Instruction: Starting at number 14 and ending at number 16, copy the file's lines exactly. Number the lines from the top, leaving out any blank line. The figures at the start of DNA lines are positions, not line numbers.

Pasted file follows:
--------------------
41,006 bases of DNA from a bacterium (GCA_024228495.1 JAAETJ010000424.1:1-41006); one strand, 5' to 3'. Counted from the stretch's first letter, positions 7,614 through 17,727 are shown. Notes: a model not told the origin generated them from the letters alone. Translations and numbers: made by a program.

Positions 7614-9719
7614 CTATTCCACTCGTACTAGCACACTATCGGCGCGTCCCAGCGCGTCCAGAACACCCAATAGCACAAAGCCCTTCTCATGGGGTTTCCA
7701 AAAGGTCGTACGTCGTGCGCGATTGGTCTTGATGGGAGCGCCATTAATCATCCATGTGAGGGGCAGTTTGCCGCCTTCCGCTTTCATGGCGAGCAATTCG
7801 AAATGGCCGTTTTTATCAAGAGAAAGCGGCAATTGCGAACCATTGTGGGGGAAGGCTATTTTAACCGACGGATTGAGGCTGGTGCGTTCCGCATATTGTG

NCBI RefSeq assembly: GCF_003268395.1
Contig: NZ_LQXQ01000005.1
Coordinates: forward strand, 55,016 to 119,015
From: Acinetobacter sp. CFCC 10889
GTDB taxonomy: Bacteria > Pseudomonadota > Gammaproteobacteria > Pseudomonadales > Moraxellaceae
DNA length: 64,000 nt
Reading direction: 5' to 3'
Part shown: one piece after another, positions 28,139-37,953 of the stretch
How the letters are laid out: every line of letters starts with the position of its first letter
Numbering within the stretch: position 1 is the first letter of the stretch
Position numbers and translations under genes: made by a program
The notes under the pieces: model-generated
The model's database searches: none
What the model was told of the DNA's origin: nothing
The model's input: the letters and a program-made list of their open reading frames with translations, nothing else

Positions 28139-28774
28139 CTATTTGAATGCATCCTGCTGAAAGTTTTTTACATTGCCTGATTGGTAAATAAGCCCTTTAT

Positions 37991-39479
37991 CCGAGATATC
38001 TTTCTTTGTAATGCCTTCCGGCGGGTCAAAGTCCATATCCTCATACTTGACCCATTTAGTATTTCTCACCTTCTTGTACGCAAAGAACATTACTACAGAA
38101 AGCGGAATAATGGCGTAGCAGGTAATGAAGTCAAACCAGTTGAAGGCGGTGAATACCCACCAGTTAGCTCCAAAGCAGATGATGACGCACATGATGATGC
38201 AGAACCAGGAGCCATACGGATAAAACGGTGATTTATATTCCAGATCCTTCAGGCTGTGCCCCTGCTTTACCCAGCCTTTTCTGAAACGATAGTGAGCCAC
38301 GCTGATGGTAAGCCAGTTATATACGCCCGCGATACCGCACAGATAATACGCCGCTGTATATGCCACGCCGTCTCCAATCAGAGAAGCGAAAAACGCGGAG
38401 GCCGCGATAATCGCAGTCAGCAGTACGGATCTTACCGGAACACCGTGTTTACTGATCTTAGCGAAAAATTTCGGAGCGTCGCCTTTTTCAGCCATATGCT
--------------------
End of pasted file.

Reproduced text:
How the letters are laid out: every line of letters starts with the position of its first letter
Numbering within the stretch: position 1 is the first letter of the stretch
Position numbers and translations under genes: made by a program